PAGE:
The maker should put the noodles on top and the wonton/ fish balls at the bottom so the noodles stay firm. Was that yellow chives or was that the white part of green onion? I am also curious what goes into their broth. Tile fish?

How did your friend compare the wonton noodle soup to the best in HK?

That shrimp egg flat noodle looks yummy.

This looks good also.

Was that a soy sauce chicken? or was that some sort of marinade at the bottom, Chiuchow style?

Interesting they have some hakka dishes as well. If you go again, it’ll be interesting to know where the chef cooked before.

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Hi @sck,

Thanks for the great info! That’s really good to know. :slight_smile: That’s a bummer to hear up in SF it’s also similar (with the decline of HK / Cantonese food), but as you describe it, it makes sense with the immigration patterns.

That’s good to know that the noodles should be put on top (over the fish balls and wontons). Interesting! And it was green onions (not yellow chives).

I’ll have to ask my friend to ask the waitress about what fish goes into the soup next time we visit Tam’s. :slight_smile: Re: Oh our HK friend was only comparing from memories. :slight_smile:

The House Special Steamed Chicken tasted like a traditional Green Onion & Ginger Chicken (not Soy Sauce Chicken like those at HK BBQs). Yah I noticed that they served it with a marinade (not just plain Soy Sauce), vs. versions we’ve had that you just dipped the chicken into the green onion & ginger mixture. Is the way Tam’s is serving it Chiuchow style? Good to know.

Yah I’ll have to ask where the chef used to cook at next time. Thanks. :slight_smile:

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Great review as always, the wonton soup does look good. For fun here’s a couple from Hong Kong from a few years ago: As @sck mentioned the wontons are nestled under the thin noodles.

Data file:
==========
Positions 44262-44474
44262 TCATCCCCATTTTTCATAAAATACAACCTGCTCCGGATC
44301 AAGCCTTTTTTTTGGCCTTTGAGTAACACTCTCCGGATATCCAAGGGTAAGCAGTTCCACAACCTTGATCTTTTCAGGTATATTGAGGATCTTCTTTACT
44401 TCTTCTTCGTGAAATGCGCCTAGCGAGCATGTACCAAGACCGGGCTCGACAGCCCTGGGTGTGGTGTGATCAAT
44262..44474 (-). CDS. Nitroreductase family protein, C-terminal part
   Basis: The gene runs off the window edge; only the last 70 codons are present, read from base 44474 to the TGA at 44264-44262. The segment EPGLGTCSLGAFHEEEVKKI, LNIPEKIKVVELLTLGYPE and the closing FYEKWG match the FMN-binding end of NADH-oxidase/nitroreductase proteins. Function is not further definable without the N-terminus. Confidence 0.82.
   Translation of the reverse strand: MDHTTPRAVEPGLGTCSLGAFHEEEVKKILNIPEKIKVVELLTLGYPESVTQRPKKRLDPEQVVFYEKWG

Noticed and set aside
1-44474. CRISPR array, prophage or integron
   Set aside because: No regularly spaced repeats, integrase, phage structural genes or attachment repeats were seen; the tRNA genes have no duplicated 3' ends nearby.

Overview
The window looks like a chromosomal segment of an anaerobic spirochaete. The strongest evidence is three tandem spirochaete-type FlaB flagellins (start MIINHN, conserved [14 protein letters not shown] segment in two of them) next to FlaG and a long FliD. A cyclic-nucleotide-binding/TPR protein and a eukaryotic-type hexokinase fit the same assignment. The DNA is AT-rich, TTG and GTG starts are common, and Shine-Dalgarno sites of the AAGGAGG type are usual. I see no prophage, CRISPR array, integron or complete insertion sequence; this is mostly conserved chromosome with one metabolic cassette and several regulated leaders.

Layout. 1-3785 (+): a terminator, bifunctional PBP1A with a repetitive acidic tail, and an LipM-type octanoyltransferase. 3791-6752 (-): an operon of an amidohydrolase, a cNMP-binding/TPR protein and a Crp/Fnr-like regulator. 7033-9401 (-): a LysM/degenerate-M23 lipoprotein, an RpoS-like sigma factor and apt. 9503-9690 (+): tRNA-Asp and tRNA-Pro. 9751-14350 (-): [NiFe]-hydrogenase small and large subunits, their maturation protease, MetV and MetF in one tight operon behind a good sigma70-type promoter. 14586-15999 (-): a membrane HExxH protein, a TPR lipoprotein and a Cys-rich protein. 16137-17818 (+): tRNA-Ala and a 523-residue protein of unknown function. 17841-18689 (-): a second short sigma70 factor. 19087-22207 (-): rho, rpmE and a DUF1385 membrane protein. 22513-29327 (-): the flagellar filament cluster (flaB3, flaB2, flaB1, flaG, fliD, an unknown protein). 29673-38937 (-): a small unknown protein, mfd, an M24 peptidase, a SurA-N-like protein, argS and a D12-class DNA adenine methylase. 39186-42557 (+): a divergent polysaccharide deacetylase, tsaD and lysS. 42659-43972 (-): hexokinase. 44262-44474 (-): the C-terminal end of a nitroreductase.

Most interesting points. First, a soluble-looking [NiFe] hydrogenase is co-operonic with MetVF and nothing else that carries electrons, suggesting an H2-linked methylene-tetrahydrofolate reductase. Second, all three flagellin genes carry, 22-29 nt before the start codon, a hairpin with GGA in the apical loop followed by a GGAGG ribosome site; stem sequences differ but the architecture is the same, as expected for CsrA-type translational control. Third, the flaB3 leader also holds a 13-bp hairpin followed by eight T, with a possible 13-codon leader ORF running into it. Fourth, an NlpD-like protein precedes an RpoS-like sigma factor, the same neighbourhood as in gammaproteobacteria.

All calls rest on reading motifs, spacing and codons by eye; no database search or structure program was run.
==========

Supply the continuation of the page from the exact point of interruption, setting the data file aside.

Mak’s Noodle in Central:

IMG_7399

Ho Hung Kee in Causeway Bay:

Ho Hung Kee has a Michelin star! Both were very good but I actually liked the one from Mak’s Noodle a bit better. Springier noodles if I remember correctly.

I haven’t had anything comparable up here in the Bay but to be fair I haven’t been looking very hard.

Odd looking cheung fun, looks deconstructed.

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Thanks @Mr_Happy. :slight_smile: Both bowls like delicious. :slight_smile: I’ll have to bookmark Mak’s Noodles and try it if I’m on vacation in HK.

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Chiu Chow style marinates things like goose and serve the meat with the marinade sitting below the meat. The marinade typically is complex. So if its marinated, it will taste very different from ginger and onion chicken.

A Chiu Chow marinated goose dish will look something like this:
Imgur

I just looked at their menu and its called Empress Chicken. So presumably not Chiu Chow style.

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There isn’t anything comparable here! A good wonton noodle has to do well in 4 fronts- broth, noodle, wonton, and condiments. I will be happy to find a place here that is decent in 2 out of 4…

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The food certainly looks promising!

Hmmm that “Dry Land Fish” (too literal of a translation) should have technically been dried flounder (this according to the Chinese name of the dish and fish in question per Yelp menu pictures). Dried flounder is normally roasted over the stove then put into the wonton broth, along with shrimp roe. This is what classic wonton noodle shops in Hong Kong do as part of broth making.